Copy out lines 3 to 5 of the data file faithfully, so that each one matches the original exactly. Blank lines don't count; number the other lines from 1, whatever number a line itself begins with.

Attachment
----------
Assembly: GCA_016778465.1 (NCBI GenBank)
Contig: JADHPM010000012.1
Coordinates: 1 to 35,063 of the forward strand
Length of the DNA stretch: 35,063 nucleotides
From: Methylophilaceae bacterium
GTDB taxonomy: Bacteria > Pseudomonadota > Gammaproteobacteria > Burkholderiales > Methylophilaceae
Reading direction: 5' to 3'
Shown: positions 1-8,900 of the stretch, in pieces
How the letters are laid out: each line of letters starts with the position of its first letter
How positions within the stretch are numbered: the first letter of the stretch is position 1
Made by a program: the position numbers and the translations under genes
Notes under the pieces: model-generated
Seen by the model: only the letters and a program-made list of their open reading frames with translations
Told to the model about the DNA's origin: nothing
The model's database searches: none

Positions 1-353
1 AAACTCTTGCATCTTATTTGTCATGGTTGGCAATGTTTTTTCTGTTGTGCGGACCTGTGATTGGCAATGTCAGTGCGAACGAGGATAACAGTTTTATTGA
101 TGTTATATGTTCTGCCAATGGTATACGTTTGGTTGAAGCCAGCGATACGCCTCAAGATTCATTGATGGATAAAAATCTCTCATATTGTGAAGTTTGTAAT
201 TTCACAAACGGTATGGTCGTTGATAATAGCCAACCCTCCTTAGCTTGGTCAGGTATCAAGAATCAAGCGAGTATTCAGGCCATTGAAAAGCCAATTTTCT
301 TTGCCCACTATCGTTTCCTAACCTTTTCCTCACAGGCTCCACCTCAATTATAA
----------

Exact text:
Coordinates: 1 to 35,063 of the forward strand
Length of the DNA stretch: 35,063 nucleotides
From: Methylophilaceae bacterium